John 6:49, 51a. “Your ancestors ate the manna in the wilderness, and they died….
I am the living bread that came down from heaven. Whoever eats of this bread will live forever.”
Manna and living bread are both necessary, because they feed two different aspects of our lives, together offering a full range of necessary spiritually nutritional requirements. To live on manna only is to be bound to the physical world – declaring that our physical senses define the limits of our world and what is real. And yet we all have physical needs – food, water, clothing, shelter, security, rest, affection, recreation, education, health care – that are fed by manna.
Living bread feeds and nourishes our interior life, the transcendental and mystical aspects of ourselves. To eat only living bread, however, is often an attempt to escape, to idealize and spiritualize, and live in the clouds. When this happens, we are “of no earthly value.” That surely is not way of Jesus. Let us not allow it be our way either.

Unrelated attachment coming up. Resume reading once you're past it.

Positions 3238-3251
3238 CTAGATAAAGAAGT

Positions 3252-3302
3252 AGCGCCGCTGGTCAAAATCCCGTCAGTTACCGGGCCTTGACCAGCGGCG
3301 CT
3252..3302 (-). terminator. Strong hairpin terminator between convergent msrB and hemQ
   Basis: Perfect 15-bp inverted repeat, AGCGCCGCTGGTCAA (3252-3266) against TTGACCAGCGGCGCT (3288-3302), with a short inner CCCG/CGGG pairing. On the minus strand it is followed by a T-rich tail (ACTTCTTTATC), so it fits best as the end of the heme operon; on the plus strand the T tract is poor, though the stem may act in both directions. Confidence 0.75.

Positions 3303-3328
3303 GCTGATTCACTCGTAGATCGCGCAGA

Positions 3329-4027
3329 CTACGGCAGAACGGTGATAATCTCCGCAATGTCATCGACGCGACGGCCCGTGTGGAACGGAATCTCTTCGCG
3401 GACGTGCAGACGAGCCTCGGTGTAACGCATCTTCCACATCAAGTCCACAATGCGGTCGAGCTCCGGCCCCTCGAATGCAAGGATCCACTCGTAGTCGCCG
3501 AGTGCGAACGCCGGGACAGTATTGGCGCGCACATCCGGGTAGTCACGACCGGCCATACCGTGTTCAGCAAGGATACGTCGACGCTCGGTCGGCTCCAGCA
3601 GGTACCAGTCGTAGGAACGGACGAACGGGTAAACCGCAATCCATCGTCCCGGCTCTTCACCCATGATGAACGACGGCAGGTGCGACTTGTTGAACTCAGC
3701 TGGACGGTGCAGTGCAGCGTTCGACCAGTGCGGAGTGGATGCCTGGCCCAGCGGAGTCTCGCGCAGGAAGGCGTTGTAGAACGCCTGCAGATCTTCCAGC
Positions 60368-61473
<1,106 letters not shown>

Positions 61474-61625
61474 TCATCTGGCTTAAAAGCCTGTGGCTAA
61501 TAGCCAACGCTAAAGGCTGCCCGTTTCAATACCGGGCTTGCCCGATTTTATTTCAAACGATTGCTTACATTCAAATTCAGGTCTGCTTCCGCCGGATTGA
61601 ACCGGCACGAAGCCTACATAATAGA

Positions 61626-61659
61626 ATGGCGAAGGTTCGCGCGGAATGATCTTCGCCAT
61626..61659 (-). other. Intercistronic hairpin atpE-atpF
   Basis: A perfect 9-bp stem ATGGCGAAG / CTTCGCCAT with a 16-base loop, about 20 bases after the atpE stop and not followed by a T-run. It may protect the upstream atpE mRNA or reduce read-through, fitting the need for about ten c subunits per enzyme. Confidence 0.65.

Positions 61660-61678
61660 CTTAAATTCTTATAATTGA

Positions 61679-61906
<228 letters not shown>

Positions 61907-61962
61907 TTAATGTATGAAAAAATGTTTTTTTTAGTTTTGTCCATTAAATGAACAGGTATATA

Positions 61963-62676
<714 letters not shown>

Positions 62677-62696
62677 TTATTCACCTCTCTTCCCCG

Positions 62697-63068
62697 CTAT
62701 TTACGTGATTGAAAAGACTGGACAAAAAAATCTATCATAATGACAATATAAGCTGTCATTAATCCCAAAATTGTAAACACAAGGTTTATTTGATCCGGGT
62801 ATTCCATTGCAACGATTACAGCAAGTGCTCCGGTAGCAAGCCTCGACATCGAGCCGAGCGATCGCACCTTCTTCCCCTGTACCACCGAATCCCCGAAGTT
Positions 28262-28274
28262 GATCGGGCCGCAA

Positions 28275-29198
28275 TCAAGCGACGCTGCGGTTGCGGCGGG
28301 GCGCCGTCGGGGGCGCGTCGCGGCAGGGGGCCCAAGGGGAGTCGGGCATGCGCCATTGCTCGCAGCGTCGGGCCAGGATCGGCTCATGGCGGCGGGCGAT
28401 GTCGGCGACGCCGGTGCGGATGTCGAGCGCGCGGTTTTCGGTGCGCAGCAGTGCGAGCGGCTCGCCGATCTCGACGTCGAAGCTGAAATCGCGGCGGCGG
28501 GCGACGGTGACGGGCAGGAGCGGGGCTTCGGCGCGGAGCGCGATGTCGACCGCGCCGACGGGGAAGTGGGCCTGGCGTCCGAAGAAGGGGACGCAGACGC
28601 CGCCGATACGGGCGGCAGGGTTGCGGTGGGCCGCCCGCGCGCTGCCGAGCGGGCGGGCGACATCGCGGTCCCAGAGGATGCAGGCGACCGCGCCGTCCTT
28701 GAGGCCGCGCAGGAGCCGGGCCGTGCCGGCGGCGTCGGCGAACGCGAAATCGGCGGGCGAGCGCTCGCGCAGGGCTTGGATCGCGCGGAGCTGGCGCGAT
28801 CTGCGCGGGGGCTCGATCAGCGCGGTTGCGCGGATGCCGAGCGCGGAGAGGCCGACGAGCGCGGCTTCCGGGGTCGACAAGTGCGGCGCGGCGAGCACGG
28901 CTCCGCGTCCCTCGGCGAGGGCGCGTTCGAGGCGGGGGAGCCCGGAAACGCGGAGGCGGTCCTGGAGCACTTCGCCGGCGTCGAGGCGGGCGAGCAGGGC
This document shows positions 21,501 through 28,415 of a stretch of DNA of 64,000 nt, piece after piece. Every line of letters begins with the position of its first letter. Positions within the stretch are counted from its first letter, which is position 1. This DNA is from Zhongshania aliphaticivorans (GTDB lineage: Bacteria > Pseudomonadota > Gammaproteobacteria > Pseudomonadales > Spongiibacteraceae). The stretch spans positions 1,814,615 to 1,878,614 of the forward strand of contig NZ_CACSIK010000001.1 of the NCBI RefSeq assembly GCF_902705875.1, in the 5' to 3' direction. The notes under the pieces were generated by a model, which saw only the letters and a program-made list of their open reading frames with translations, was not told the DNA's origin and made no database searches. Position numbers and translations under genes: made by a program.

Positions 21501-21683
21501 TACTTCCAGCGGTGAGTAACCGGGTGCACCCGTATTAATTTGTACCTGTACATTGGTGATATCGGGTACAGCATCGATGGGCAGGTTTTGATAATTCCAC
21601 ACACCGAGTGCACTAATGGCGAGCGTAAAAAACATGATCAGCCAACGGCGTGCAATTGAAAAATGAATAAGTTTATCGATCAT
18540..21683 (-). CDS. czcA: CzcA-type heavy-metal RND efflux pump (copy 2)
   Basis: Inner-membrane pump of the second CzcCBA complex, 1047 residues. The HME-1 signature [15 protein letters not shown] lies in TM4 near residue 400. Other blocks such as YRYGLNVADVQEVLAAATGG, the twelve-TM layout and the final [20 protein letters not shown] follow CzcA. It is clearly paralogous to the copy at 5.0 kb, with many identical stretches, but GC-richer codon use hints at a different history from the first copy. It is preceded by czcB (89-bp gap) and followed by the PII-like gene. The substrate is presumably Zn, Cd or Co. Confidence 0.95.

*Originally written for and published by Forward Day by Day.
Father, I am a former Roman Catholic who is attempting to find the path that God wants me to take. My husband is considering the Episcopal Church. When you speak of the Living Bread, does your church believe in the presence of Jesus Christ in the Eucharist? Please be assured, this is not a “gotcha” question, this is very important to me and I would appreciate some input in my spiritual journey.
Cindy, like most things in the Episcopal Church there is a broad range of belief. In general, though, we would talk about “real presence.” The real presence of Jesus is in the bread and wine. That does not mean that the bread (or wine) turns into the body (or blood) to the exclusion of being bread (or wine). They are both at the same time. It is bread and wine that contain the real presence Jesus. We do not try to pinpoint or define when or how that happens. We do say, however, that by the time we get to the Great Amen of the eucharistic prayer, the body and blood are present in the bread and wine.
I hope this helps. If you choose to attend an Episcopal Church you are welcome to receive communion. It is offered to all baptized Christians regardless of denomination. Please let me know if you have other questions.
God’s blessing and guidance be with you on this journey.